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Productivity Commission to test super’s role

The federal government has asked the Productivity Commission to review all aspects of the superannuation system, including SMSFs.

“I can announce that the Treasurer [Scott Morrison] and I are today releasing the terms of reference for the Productivity Commission’s review,” Assistant Treasurer Kelly O’Dwyer told the SMSF Association National Conference in Adelaide today via video message.

“Briefly, the first stage of this review is about developing criteria to assess the superannuation system’s efficiency and competitiveness.

“The second stage is about developing alternative models for allocating default fund members to products.

“The final stage, informed by the first two, will look at the efficiency and competitiveness of the entire system once the MySuper reforms have been fully implemented, sometime after 1 July 2017.”

O’Dwyer said it was important to note the Productivity Commission review would be of the entire system, not only default funds.

“So this review is very relevant to SMSFs, a sector growing in importance within the superannuation system as a whole,” she said.

“I also want to stress that there won’t be a moratorium on the government proceeding with superannuation reform while the review is going on.

“This review is not about delaying change. It’s not about making sure that we can’t get the best superannuation system. It’s about making sure that the system is dynamic and fit-for-purpose in the modern world.”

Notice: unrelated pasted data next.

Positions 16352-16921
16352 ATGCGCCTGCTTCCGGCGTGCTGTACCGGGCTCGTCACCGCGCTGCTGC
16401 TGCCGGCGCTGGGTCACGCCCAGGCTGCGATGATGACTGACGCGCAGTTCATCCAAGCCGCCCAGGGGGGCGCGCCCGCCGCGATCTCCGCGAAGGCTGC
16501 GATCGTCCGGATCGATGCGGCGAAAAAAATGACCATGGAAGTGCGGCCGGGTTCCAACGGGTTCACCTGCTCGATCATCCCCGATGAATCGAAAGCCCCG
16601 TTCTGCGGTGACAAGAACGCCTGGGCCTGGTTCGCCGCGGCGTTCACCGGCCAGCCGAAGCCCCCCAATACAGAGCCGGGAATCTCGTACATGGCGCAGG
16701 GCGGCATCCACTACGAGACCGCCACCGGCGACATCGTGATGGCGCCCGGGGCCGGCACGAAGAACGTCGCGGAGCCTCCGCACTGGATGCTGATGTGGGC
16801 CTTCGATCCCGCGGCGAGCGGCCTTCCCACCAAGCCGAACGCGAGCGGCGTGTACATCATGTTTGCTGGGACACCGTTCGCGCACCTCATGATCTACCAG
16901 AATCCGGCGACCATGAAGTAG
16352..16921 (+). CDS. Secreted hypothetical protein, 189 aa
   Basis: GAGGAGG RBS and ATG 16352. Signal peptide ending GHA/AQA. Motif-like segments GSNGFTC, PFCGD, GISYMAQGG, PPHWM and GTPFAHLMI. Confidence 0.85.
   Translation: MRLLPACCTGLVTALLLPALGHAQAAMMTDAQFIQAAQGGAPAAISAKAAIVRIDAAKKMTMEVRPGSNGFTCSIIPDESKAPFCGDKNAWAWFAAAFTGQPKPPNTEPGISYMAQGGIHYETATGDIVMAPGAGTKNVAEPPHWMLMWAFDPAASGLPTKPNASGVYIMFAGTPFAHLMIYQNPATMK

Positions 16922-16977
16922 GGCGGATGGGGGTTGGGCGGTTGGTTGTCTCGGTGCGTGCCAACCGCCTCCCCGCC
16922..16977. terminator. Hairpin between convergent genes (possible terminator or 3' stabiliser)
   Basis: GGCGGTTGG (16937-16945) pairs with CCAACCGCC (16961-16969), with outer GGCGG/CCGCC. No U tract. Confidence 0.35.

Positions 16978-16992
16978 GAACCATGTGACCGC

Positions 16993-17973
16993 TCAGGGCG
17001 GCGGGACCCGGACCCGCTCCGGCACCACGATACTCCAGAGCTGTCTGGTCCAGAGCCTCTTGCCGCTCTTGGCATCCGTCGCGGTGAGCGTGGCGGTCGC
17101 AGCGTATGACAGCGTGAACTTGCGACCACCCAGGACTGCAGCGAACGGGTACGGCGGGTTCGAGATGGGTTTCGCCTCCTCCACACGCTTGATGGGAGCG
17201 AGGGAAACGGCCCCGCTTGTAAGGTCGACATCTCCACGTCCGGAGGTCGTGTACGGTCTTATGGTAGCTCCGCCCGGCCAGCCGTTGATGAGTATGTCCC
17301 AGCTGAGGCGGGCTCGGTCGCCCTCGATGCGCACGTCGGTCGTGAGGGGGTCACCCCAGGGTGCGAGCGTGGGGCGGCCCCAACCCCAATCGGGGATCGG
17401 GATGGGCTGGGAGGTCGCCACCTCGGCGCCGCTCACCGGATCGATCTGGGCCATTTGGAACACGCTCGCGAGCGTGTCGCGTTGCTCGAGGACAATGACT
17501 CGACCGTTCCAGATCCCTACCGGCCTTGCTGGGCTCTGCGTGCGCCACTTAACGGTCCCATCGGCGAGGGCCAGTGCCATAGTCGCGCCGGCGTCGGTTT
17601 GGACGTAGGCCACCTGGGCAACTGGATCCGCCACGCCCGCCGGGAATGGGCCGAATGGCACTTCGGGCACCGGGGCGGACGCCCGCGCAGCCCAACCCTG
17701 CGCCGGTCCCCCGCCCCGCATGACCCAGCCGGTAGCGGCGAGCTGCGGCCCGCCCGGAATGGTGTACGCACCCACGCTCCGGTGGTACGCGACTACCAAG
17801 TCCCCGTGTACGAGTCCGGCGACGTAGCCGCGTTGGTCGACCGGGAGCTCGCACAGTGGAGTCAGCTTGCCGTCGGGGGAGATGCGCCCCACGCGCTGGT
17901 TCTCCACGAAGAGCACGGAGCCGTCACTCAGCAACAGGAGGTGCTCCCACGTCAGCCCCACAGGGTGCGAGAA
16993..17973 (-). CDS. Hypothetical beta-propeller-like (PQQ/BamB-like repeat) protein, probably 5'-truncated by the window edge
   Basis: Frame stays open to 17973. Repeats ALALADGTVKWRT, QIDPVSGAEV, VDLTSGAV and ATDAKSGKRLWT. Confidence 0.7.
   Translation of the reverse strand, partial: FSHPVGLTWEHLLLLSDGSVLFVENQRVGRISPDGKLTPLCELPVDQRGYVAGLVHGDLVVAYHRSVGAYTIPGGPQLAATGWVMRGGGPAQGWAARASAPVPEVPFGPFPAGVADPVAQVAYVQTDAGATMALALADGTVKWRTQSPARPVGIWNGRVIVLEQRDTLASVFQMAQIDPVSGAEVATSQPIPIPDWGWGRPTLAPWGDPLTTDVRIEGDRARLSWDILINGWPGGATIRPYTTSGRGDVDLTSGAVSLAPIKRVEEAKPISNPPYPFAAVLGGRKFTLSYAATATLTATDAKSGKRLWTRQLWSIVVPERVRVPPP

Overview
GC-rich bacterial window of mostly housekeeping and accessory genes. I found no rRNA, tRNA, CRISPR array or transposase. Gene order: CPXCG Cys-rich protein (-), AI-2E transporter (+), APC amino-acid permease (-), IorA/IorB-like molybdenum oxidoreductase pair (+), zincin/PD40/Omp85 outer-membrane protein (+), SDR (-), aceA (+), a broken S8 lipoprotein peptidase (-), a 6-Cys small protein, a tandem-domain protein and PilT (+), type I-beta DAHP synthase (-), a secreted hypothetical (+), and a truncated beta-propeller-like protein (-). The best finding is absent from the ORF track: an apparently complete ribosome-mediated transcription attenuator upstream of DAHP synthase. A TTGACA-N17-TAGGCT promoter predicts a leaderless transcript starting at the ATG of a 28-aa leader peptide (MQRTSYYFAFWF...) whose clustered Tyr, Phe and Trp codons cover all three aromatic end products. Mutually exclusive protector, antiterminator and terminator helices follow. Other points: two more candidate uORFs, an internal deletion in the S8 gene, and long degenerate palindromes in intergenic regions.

The SMSF Association welcomed the government’s move and viewed the review process, which was recommended by the Financial System Inquiry, as an opportunity to ensure the superannuation system continued to meet the needs of Australians.

“Although there is no doubt our superannuation system is robust, as evidenced by being ranked third in the world, it is important to continuously evaluate it and find ways to improve it,” SMSF Association chief executive Andrea Slattery said.

“This is especially important for those who are least engaged with their superannuation and are placed in default funds by their employers.

“It is critical the superannuation system is efficient and best serves these members’ interests in growing their retirement savings by reducing fees and increasing returns.”

Slattery said the association looked forward to contributing to the review.

O’Dwyer also said Australians planning for their retirement wanted to make sure the money they were forced to contribute was being managed in their best interest.

“That’s also what guides the government’s reforms to the superannuation system – putting superannuation consumers first and getting better retirement outcomes for all Australians,” she said.

“The Murray inquiry told us that our system is good but could be better.

“At around $2 trillion, our asset pool is well over 100 per cent of our GDP (gross domestic product) and it’s projected to grow to over $9 trillion in the next 20 years.

“By that time, it may exceed the size of our entire banking sector, so we’re talking about a system of immense value socially as well as in dollar terms.

“That’s why it’s vital that it works and works as efficiently and effectively as it can.”

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